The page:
Ex-Senator Asks to Toss Suit Over Sex-Sting Legal Fees

Former U.S. Senator Larry Craig asked a judge to throw out a Federal Election Commission suit over hiring lawyers with campaign funds after a sex-sting arrest, arguing he was on congressional travel at the time.

U.S. District Judge Amy Berman Jackson in Washington today voiced skepticism of Craig’s argument that he was engaged in official Senate business simply because he was headed to the capital when he was arrested for soliciting sex at the Minneapolis-St. Paul International Airport.

“He pleaded guilty to an offense committed in a bathroom that has no connection to his duties other than it was committed in an airport,” Jackson said to Craig’s lawyer, Andrew Herman, at one point during the hour-long hearing. She said she would rule on the issue later.

Craig, an Idaho Republican, spent the money in connection with his arrest, guilty plea to disorderly conduct and subsequent efforts to withdraw the plea in Minnesota, the commission said in a lawsuit filed in June.

Craig, 67, was arrested at the airport on June 11, 2007, by an undercover policeman. He denied soliciting sex in the restroom, saying he had done nothing wrong and that he wasn’t a homosexual.

Media Relations

Craig hired Washington-based Sutherland, Asbill & Brennan to serve as lead counsel in an effort to withdraw his plea and Kelly & Jacobson, a Minnesota firm. He also retained a media relations firm to handle press inquiries about the incident, according to the FEC’s complaint.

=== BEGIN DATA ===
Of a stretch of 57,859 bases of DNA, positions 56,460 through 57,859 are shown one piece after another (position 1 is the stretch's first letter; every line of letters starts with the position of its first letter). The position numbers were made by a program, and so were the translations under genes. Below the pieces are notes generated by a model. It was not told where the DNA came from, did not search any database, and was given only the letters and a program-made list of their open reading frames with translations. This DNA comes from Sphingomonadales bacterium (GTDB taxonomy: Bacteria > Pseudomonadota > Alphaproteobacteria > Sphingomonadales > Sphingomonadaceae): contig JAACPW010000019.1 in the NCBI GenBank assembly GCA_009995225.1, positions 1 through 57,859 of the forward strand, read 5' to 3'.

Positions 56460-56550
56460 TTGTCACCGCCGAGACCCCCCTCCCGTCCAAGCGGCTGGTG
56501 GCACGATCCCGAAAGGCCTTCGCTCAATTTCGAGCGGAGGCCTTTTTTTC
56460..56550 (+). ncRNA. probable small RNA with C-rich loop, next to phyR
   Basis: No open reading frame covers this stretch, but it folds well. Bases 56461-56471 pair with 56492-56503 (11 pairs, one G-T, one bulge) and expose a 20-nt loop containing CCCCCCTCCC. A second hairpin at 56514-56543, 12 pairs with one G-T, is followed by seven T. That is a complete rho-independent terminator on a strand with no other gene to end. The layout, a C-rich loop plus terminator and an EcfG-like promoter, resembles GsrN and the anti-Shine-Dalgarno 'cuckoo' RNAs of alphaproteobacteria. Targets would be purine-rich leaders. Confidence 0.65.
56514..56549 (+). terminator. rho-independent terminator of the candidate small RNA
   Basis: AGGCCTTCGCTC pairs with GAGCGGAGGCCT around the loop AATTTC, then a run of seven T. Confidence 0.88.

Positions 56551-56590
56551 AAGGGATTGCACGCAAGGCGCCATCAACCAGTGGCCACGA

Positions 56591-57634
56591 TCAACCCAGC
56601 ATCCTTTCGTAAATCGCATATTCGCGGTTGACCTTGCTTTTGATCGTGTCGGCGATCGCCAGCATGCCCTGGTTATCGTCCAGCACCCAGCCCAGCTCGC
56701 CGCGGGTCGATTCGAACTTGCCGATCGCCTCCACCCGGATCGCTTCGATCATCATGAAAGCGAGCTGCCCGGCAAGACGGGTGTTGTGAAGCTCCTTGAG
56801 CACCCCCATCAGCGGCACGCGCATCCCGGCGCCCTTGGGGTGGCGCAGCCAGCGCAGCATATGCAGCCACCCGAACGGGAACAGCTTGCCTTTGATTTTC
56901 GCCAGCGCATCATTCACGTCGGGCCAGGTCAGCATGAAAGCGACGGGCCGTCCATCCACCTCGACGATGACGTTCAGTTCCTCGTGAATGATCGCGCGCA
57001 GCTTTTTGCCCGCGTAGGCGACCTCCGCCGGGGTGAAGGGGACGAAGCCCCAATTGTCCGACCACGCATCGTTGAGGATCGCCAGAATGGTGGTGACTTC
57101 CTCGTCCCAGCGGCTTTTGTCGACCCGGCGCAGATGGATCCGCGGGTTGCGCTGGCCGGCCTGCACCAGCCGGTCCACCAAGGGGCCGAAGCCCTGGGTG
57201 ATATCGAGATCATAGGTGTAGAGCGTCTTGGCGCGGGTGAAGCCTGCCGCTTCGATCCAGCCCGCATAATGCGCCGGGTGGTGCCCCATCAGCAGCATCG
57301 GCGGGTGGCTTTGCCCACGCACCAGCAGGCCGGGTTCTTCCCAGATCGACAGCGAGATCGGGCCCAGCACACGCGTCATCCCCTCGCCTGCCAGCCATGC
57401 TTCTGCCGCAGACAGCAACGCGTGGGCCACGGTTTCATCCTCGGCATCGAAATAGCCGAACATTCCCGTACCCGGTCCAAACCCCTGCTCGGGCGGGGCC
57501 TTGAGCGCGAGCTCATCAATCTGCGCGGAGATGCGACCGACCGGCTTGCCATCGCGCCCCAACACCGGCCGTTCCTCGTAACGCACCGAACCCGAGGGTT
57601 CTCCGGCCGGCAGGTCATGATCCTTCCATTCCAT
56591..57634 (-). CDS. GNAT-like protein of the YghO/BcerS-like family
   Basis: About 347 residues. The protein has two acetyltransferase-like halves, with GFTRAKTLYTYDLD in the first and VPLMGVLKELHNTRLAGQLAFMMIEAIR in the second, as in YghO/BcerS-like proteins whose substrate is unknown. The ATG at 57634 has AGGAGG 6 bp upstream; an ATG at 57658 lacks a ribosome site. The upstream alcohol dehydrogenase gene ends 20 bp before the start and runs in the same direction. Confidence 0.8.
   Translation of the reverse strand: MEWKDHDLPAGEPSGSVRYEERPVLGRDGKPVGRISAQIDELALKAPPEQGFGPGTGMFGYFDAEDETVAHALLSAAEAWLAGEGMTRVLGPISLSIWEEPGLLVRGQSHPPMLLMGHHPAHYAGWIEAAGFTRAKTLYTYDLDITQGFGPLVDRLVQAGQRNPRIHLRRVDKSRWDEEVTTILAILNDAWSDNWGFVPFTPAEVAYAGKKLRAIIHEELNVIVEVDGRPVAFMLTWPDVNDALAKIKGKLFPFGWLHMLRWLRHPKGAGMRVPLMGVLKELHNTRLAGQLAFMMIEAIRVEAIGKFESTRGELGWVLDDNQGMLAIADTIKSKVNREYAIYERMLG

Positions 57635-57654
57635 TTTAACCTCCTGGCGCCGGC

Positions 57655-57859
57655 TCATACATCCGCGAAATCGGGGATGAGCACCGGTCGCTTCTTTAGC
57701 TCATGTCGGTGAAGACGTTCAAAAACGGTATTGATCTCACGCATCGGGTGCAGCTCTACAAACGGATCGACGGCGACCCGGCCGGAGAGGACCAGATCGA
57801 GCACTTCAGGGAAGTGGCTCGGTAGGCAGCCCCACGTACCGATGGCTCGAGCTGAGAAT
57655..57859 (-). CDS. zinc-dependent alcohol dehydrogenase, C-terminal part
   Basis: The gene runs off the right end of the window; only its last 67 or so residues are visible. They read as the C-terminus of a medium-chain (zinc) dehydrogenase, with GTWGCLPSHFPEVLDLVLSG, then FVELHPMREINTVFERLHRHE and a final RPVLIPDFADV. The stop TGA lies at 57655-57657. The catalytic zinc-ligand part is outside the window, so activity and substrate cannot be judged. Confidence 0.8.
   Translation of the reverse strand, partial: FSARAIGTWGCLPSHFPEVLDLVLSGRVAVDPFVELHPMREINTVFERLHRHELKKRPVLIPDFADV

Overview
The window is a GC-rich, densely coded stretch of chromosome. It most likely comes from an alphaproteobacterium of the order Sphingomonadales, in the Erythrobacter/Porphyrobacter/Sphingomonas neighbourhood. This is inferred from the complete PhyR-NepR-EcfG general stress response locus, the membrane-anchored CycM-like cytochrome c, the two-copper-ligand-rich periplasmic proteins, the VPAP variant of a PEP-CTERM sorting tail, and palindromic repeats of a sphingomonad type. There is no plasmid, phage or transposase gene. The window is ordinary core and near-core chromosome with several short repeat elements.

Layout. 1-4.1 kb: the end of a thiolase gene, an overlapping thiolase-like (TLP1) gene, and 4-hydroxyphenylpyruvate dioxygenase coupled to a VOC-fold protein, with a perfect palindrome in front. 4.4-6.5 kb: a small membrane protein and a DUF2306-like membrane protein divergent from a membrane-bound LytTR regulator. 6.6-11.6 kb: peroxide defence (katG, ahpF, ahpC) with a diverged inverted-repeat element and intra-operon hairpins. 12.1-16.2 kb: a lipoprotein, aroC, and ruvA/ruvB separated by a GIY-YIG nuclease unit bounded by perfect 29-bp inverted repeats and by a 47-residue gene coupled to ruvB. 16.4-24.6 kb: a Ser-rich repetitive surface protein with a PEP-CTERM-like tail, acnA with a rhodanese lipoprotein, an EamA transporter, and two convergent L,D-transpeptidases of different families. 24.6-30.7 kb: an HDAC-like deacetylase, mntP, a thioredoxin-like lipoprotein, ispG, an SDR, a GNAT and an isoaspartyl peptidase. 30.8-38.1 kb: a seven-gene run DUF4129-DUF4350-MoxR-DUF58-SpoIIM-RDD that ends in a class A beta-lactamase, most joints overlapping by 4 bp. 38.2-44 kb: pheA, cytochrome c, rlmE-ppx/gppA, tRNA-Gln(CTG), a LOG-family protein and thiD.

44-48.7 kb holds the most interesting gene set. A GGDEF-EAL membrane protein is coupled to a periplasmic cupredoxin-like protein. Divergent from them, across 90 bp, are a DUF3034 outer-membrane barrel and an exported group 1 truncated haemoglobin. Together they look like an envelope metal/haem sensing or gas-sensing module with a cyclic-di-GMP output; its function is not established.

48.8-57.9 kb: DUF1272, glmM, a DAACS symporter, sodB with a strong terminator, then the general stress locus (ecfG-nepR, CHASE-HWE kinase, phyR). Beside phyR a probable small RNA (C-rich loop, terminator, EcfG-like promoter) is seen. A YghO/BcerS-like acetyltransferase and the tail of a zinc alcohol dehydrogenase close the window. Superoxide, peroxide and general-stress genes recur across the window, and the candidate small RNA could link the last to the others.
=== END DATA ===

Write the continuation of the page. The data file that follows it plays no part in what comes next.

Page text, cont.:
The Craig for U.S. Senate Committee paid Sutherland Asbill at least $139,952 for legal services on Craig’s behalf, while Kelly & Jacobson received about $77,032, the commission said in the lawsuit.

The commission has asked the court to make Craig pay back what he spent on his legal defense and to levy civil penalties against Craig and his campaign treasurer of as much as $6,500.

Kevin Hancock, an FEC lawyer, told Jackson that political and media fallout from the arrest wouldn’t justify tapping campaign funds because the underlying conduct was personal.

Jackson asked Herman several times to explain how the legal fees incurred over Craig’s behavior could be considered expenses resulting from officeholder duties. She asked whether buying gifts at an airport kiosk or legal fees stemming from the robbery of the kiosk could be covered by campaign funds.

Regular Conduct

Herman responded that if the conduct involves regular conduct while traveling, such as walking, eating or using the restroom and something happens that results in a civil or criminal investigation, then those legal fees could be paid for with campaign money.

He pointed to an FEC opinion allowing former Representative Jim Kolbe, an Arizona Republican, to use campaign funds to cover legal fees associated with an investigation into improper behavior with former congressional pages while on a trip to the Grand Canyon.

Jackson said the Kolbe opinion doesn’t explicitly say what conduct on that trip would be covered.

“You’re asking me to base my decision on a lot of things that aren’t in the record,” Jackson said.

Jackson also cited a Sept. 5, 2007, letter that Craig’s lawyers wrote to the Senate Ethics Committee explaining his arrest as “purely personal conduct unrelated to the performance of official Senate duties.”

“Why is that not the beginning and end of the matter,” Jackson said. “This is how he described it. Why is that not a compelling statement?”

Herman responded that the letter has no bearing on the FEC case because the agency doesn’t defer to the ethics committee.

The case is Federal Election Commission v. Craig for U.S. Senate, 1:12-cv-00958, U.S. District Court, District of Columbia (Washington).

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